Looking back, it’s probably a good thing Gordon Hayward didn’t make a triumphant return to the Boston Celtics this season.
Hayward underwent a second surgery Wednesday to remove a plate and screws from his left leg, a procedure that surprised some who may have thought he was further along in his recovery from a fractured tibia and dislocated ankle.
Celtics president of basketball operations Danny Ainge offered more clarity Thursday morning on why Hayward underwent the operation.
“Gordon felt like he was making great strides and getting close, but he still had a little bit of pain in one little spot that persisted over the last couple months,” Ainge said during his weekly radio appearance on 98.5 The Sports Hub’s “Toucher & Rich.”
“(The Celtics’ medical staff) felt like it was being caused by the hardware, and they just took the hardware and did some testing on it, and tested that his left foot is even stronger than his right foot when that pain is alleviated. So, they just felt like they were going to get the hardware out.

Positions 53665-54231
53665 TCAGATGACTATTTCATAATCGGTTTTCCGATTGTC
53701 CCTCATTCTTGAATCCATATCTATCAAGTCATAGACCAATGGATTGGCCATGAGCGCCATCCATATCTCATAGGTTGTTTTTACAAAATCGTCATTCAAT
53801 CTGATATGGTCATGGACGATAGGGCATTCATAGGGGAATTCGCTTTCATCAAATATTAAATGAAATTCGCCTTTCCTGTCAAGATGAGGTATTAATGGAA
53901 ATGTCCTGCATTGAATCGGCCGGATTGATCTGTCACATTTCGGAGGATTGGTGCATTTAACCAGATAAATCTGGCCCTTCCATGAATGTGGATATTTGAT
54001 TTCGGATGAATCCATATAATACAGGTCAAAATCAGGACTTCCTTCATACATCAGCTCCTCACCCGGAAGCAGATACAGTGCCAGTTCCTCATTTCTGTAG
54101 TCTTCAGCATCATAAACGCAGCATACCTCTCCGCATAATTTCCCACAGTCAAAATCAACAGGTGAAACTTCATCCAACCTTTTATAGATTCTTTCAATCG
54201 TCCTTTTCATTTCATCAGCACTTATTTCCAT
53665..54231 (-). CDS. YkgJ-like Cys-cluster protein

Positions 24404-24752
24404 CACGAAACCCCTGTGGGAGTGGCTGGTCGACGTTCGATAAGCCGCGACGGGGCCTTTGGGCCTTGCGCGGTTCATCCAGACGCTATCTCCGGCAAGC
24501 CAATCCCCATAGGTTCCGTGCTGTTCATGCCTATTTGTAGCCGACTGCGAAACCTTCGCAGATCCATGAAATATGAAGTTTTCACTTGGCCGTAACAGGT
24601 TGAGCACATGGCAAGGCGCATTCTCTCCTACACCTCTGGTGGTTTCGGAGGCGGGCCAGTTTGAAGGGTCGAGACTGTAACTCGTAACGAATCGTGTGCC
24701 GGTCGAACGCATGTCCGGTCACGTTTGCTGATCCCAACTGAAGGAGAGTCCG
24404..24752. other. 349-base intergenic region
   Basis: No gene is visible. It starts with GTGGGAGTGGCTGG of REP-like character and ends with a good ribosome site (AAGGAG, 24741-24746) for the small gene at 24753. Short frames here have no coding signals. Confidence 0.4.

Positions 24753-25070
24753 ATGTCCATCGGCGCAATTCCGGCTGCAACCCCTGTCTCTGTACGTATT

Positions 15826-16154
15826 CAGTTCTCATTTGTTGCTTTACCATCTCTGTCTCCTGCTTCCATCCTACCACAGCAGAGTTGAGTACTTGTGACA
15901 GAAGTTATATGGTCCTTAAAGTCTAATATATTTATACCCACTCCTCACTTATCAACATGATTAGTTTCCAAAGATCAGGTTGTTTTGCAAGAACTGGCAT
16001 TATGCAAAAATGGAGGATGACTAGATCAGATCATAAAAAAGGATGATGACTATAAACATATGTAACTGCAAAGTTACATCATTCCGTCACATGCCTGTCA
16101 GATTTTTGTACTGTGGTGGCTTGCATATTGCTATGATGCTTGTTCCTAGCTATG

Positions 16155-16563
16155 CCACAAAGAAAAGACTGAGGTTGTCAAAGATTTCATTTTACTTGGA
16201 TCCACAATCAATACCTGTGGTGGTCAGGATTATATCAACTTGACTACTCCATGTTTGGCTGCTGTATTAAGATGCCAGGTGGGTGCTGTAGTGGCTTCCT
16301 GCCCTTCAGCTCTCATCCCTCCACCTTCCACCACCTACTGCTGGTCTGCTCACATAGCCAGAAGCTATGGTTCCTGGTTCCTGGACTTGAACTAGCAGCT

“His bone had completely healed and the muscles and tissues and everything had all healed, and they just wanted to get that hardware out. So, that was the safest bet of him being 100 percent by next year so there wouldn’t be any lingering effects.”
Hayward indeed is expected back by training camp in the fall, and after a few minor setbacks earlier this year, it appears he’s now on track for a full recovery.
The same can be said for Hayward’s teammate, Kyrie Irving, who underwent a similar procedure in April. The Celtics guard had two screws removed from his left knee, the site of a 2015 surgery, after an infection cropped up at the site of the screws.